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space (spās) n. 1. space beyond the atmosphere of the earth.

prag·ma·tism (prgm-tzm) n. A way of approaching situations or solving problems that emphasizes practical applications and consequences.

Tuesday, July 12, 2005

So it Begins (We hope)

Apparently, Mike Griffin's comments on buying ISS cargo service from a private enterprise has had some effect. According to the Press release, SpaceHAB is beginning development of a fully commercial roundtrip delivery service to LEO. This system will be called Apex. According to Michael E. Bain, COO of SpaceHAB,

"Not only is Apex a viable option for commercially re-supplying the International Space Station, . . . It is also a flexible system that can act as an in-space resource module providing power, data, and thermal support or serve as an unmanned orbiting laboratory that brings experiment results safely back to earth."
Well they may have had this in mind before Mr Griffin, but it couldn't have hurt.

SpaceHAB, for those of you who don't know, are known mainly for their pressurized modules that have flown on numerous NASA Shuttle flights. They don't currently have any information other than the press release on their website, but I will keep looking and let everyone know.

Just waiting to buy my ticket.


Jon Goff said...

I'm curious what they actually mean by this. Michael Mealling just sent me a link a minute or two before I saw your article. Are they talking about developing a reusable launch vehicle? Or just the in-space portion? I wish it wasn't so vague.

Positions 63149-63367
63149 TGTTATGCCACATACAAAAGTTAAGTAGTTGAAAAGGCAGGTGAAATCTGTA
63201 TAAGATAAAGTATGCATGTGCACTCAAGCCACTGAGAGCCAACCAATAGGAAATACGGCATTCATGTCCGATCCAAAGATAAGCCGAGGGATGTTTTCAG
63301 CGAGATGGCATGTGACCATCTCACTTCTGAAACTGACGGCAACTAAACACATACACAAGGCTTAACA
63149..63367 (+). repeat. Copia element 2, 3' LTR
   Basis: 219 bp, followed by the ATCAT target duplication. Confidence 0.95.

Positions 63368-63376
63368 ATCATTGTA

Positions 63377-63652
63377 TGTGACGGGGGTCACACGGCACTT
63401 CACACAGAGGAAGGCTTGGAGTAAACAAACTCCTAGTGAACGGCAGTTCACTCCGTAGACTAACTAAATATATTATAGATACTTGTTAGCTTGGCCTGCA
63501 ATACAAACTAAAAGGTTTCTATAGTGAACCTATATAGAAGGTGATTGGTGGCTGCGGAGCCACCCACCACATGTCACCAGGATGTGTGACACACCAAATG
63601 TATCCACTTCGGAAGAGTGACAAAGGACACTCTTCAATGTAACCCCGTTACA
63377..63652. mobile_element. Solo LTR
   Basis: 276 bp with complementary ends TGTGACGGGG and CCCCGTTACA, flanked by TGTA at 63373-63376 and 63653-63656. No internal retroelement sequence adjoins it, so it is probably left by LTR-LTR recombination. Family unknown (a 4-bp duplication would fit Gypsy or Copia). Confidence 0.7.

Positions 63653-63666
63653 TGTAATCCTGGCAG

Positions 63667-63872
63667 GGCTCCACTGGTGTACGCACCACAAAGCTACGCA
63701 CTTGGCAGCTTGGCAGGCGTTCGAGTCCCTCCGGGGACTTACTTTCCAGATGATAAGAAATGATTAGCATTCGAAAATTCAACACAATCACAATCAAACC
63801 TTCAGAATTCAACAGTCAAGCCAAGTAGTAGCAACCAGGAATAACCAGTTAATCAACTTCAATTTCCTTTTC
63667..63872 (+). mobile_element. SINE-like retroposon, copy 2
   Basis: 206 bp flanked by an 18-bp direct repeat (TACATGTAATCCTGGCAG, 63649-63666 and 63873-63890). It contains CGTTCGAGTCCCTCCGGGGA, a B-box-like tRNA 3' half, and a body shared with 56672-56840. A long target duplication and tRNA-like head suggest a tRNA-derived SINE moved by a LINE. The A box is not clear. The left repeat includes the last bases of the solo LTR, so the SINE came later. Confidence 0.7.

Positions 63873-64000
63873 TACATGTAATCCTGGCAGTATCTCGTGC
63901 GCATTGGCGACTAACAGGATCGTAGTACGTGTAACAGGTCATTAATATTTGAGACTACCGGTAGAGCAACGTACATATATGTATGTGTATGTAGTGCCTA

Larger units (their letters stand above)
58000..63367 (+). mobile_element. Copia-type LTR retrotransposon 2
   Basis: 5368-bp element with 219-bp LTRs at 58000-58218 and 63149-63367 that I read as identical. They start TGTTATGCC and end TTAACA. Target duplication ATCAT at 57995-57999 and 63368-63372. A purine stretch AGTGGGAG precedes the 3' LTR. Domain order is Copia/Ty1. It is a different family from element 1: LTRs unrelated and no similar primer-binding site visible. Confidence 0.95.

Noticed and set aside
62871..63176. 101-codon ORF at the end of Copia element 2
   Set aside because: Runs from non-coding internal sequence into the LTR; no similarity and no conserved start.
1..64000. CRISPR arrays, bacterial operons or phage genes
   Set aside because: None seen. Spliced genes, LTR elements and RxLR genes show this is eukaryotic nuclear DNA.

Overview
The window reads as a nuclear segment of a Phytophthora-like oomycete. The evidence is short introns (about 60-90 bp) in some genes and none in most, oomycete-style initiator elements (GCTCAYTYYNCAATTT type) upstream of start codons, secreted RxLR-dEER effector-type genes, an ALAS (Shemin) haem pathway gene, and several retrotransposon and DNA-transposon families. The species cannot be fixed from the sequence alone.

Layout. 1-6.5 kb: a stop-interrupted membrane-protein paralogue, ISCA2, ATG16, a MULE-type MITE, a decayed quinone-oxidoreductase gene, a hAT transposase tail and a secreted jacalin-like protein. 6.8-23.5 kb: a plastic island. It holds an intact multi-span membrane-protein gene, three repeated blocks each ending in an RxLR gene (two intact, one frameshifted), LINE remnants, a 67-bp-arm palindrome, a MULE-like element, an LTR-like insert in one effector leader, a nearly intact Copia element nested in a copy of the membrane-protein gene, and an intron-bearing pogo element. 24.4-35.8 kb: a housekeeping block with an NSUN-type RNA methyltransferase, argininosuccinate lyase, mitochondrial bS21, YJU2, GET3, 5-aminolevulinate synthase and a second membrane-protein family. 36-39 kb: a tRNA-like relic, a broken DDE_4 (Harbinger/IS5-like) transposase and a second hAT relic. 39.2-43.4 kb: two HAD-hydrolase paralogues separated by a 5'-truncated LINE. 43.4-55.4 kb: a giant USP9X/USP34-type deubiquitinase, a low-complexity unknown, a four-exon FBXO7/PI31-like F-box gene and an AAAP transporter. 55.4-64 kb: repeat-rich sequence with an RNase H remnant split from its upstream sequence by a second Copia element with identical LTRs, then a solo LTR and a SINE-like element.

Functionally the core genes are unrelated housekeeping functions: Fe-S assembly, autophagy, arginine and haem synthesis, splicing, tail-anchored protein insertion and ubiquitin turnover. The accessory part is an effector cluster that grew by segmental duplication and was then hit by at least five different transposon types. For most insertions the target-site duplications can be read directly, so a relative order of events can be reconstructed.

Dan Schrimpsher said...

And as to the type of vehicle type, according to Alan Boyle's blog

"[Apex is a] series of modular spacecraft, which is designed to be
launched using other companies' rockets. Spacehab says the smaller Apex
craft could be lofted with something on the order of a SpaceX Falcon 1,
while the large-size Apex could bring payload to the international space
station atop an Atlas 5 or Delta 4 rocket...

The smallest Apex spacecraft could put 572 pounds (260 kilograms) into
orbit for later recovery on Earth, or send up 836 pounds (380 kilograms)
of nonrecoverable payload, according to a Spacehab fact sheet. The
biggest Apex could loft roughly 19,000 to 27,000 pounds (8,600 to 12,300
kilograms, recoverable vs. non recoverable), the company said."

So it is a craft that sits on somebody else's rocket, but it is
"recoverable" if nothing else, so not space only. Not RLV exactly,

Jon Goff said...

Interesting. Saw that after I posted.

Brian Dunbar said...

So it is a craft that sits on somebody else's rocket, but it is
"recoverable" if nothing else, so not space only. Not RLV exactly,

An Apex would fit nicely aboard the bus we have in mind for the lifter on the (proposed) space elevator.

Just saying.

Dan Schrimpsher said...

That is why it is called modular :) I have been toying with writing an article on how private rocket development and Agile software engineering can gain from each other. Hmm.., maybe I should revisit that.

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